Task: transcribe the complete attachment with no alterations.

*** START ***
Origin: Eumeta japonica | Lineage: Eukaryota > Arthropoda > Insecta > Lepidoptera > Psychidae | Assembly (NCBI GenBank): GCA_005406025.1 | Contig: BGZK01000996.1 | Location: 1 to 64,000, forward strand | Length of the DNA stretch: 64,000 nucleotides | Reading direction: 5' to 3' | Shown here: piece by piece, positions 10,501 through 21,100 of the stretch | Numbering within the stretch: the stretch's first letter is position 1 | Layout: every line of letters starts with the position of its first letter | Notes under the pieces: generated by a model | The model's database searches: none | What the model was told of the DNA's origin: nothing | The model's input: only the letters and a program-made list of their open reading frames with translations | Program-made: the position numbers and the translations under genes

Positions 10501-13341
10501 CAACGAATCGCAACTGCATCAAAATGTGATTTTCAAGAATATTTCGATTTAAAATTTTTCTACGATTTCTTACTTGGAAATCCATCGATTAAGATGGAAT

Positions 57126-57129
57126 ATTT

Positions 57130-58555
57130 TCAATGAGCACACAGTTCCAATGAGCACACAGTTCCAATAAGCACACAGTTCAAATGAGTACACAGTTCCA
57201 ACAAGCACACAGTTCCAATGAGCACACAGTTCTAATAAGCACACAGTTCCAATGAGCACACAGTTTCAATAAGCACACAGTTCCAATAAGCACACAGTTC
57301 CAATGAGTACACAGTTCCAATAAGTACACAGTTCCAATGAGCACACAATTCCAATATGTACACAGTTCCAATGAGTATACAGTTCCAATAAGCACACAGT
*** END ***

Origin: Eumeta japonica | Lineage: Eukaryota > Arthropoda > Insecta > Lepidoptera > Psychidae | Assembly (NCBI GenBank): GCA_005406025.1 | Contig: BGZK01000996.1 | Location: 1 to 64,000, forward strand | Length of the DNA stretch: 64,000 nucleotides | Reading direction: 5' to 3' | Shown here: piece by piece, positions 10,501 through 21,100 of the stretch | Numbering within the stretch: the stretch's first letter is position 1 | Layout: every line of letters starts with the position of its first letter | Notes under the pieces: generated by a model | The model's database searches: none | What the model was told of the DNA's origin: nothing | The model's input: only the letters and a program-made list of their open reading frames with translations | Program-made: the position numbers and the translations under genes

Positions 10501-13341
10501 CAACGAATCGCAACTGCATCAAAATGTGATTTTCAAGAATATTTCGATTTAAAATTTTTCTACGATTTCTTACTTGGAAATCCATCGATTAAGATGGAAT

Positions 57126-57129
57126 ATTT

Positions 57130-58555
57130 TCAATGAGCACACAGTTCCAATGAGCACACAGTTCCAATAAGCACACAGTTCAAATGAGTACACAGTTCCA
57201 ACAAGCACACAGTTCCAATGAGCACACAGTTCTAATAAGCACACAGTTCCAATGAGCACACAGTTTCAATAAGCACACAGTTCCAATAAGCACACAGTTC
57301 CAATGAGTACACAGTTCCAATAAGTACACAGTTCCAATGAGCACACAATTCCAATATGTACACAGTTCCAATGAGTATACAGTTCCAATAAGCACACAGT